The actress manages to capture the character’s slyness, and if Pilar isn’t literally giving a wink-wink to the audience, there’s no denying when Eva turns up the charm, the actress has you in on the joke – even though her suitors and ardent on-stage fans are clueless. It will be interesting to see how she digs into Eva’s character in the Spanish version, which apparently portrays the master manipulator as a bit more sympathetic.

Pilar’s interpretation of “Don’t Cry for Me Argentina” is exceptionally deep as it straddles both worlds – one of compassion, yet with overarching self-involvement. You won’t cry for this Eva, for sure, but you may shed a small tear.

Eugenio Vargas as Che brings a boyish smarminess to the antagonistic narrator and voice of Eva’s detractors. His tenor voice is perfectly suited to the role, especially the stunningly scored “High Flying Adored” in Act II, and the song is wonderfully executed by the actor.

The baritone of Samuel Druhora brings a vocally strong interpretation of Juan Peron, who many times is portrayed as a mere supporting character to Eva. But not here. Druhora commands the stage with a richness and depth in his Peron that puts them on equal footing, most notably when the two meet in Act I’s “I’d Be Surprisingly Good For You.”

Kelly Ziegler as Peron’s Mistress interprets “Another Suitcase in Another Hall” as an emotionally fragile doe kicked out into the wild. (There have been others where it’s sung not so literally, and it gives the song more strength, but either way it’s a musical gem). Joshua Dobarganes brings out the “ham” in the character of Magaldi, the one hit lounge singer, and adds a triple dose of comic relief with his channeling of Elvis in his hip swiveling moves.

The huge ensemble in multiple parts deserves a mention as chorus and dancers: Nicole Coffaro, Diana D’Ambrosio, Brent D. Kuenning, Taylor Hilt Mitchell, Francisco Padura, Brian Varela, Vicky Campadocino, Yanet Felipe, Jonathan Fleites, Vivian Garcia-Lopez, Santiago Garza, Lauren Horgan, Victoria Lauzen, Michael Leyte-Vidal, Amanda Lopez, Hugo E. Moreno, Brandon Osorio, Nicolette Quintero, Phillip Andrew Santiago, Ryan Townsend, Alexandra Van Hasselt and Hollis Williams. Rodrigo De La Rosa, also in the ensemble, will be dialect coach for the Spanish-language version.

By the way, as a side note, in the Actors’ Playhouse’s 2000 production, now Tony Award winner for Broadway’s Dear Evan Hansen, Rachel Bay Jones, played Eva in both English and Spanish productions. She told Playbill about one of the biggest challenges of her career, when although she spoke no Spanish, lobbied to be in both runs of the show, and learned not only the lines en Espanol, but the language itself in short order.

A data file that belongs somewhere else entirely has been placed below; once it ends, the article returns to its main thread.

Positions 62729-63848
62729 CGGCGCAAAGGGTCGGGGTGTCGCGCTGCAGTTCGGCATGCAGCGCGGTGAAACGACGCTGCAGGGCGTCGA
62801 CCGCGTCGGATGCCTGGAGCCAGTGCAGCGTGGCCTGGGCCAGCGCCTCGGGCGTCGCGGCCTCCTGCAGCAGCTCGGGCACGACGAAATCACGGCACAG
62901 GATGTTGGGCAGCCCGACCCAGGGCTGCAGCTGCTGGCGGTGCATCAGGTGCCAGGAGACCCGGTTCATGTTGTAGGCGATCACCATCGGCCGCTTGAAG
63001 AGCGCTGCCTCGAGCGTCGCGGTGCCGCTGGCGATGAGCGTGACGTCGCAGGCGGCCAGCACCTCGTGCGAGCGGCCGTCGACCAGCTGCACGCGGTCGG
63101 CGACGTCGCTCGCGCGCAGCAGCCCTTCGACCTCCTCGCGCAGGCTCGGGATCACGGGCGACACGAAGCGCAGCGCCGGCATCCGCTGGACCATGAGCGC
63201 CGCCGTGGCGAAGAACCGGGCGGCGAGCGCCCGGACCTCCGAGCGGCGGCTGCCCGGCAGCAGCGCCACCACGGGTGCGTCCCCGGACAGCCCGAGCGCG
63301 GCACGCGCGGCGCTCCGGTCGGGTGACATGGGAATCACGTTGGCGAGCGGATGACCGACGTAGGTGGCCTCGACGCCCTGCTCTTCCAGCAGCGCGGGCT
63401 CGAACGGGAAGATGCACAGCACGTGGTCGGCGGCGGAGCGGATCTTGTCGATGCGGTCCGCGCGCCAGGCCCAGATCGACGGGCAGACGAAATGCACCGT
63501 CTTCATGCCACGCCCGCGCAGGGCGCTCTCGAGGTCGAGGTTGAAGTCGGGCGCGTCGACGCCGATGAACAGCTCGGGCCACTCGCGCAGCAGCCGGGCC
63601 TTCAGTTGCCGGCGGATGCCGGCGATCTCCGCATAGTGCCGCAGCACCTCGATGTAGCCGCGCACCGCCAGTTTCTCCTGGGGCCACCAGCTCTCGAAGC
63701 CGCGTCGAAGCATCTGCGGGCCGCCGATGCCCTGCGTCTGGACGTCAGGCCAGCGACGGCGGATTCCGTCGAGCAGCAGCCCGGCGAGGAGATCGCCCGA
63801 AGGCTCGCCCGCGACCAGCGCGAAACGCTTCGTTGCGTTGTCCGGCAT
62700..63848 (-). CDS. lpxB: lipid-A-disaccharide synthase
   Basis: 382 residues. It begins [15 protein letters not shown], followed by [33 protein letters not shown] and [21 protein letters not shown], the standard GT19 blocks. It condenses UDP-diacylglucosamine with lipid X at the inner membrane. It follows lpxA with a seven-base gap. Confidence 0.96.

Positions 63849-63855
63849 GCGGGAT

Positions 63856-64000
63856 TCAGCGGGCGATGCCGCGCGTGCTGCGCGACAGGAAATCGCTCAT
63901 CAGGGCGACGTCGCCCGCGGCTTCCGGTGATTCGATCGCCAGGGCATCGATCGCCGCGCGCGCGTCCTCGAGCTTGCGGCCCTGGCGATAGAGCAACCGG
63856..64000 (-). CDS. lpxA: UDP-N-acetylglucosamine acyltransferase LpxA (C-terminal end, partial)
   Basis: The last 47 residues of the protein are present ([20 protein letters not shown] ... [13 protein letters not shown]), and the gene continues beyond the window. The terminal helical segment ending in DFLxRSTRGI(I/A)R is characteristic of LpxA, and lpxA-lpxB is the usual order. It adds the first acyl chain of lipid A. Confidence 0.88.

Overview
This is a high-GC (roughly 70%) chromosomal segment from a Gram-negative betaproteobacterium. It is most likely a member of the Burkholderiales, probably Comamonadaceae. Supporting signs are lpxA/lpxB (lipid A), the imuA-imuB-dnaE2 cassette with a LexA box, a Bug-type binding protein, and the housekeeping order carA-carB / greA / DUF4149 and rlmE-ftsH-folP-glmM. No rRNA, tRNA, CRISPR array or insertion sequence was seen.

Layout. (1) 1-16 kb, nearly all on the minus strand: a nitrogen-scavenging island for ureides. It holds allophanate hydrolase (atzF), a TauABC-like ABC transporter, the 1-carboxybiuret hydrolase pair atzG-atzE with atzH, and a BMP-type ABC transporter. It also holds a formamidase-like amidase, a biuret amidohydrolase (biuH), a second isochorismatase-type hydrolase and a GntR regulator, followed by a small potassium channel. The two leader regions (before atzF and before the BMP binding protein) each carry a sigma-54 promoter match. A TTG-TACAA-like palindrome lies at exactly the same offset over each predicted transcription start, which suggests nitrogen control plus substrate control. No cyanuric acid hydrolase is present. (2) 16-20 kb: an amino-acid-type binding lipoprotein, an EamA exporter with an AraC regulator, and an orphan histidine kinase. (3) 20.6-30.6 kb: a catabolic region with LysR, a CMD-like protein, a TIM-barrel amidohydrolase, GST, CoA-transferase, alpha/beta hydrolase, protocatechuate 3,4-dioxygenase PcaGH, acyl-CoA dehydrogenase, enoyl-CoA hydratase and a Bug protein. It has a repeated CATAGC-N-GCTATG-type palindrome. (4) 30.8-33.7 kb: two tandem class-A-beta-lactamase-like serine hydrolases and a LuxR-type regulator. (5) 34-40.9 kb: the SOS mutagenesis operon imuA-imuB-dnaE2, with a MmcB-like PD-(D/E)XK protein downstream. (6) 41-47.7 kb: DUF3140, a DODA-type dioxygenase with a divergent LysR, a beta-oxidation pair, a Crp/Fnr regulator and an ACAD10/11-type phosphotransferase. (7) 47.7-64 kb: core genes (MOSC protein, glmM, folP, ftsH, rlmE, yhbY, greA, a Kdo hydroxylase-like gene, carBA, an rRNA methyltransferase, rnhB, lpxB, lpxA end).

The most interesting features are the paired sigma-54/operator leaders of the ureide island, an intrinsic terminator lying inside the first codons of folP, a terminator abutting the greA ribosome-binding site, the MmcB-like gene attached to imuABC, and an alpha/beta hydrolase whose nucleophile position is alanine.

Some microphone problems on opening night caused some minor glitches, but will no doubt be worked out. More uniformity of the soldier’s march will probably get better as the run continues so that the all-in-perfect-step-synchronicity leaves the audience with the always enjoyable “wow” factor in the number “Peron’s Latest Flame” near the end of Act I. It was missing on opening night.

Ron Hutchins’s choreography is thrilling, and his authentic tango staging are moments to delight in. David Nagy’s pit orchestra (Karen Nagy, Martha Spangler, Julie Jacobs, Chas Reskin, Andrea Gilbert, Stan Spinola and Sandy Poltarack) are first rate, seamlessly playing through the difficult score.

Gene Seyffer’s technical direction for the turntable and set are mechanically tight, Jodi Dellaventura’s props and set dressing, Eric Nelson’s lighting design and Shaun Mitchell’s sound design add ambiance, and Ellis Tillman’s brightly colored costumes, add to the Argentinian flare.

If you’ve never seen Evita, in English, or, for that matter in Spanish, here’s a satisfying opportunity to fill that void. As a kick off to Actors’ Playhouse’s 30th anniversary season, this is a special and significant production.

Evita at Actors’ Playhouse in English through November 26. The production will then run Nov. 30 – Dec. 17 in Spanish. Performance times vary. Running time is 2 hours, plus a 15 minute intermission. Director David Arisco will lead a discussion group with actors and community guests following the performance on Nov. 10, 2017 as part of the company’s “Second Fridays” series. Tickets for weeknights and matinees are $57, and on Friday and Saturday evenings $64. The theatre offers 10 percent off all weekday performances for seniors and $15 student rush tickets to any performance 15 minutes prior to curtain with identification. Discounts are based on availability. Single tickets may be purchased through the box office at 305-444-9293 or online at www.actorsplayhouse.org.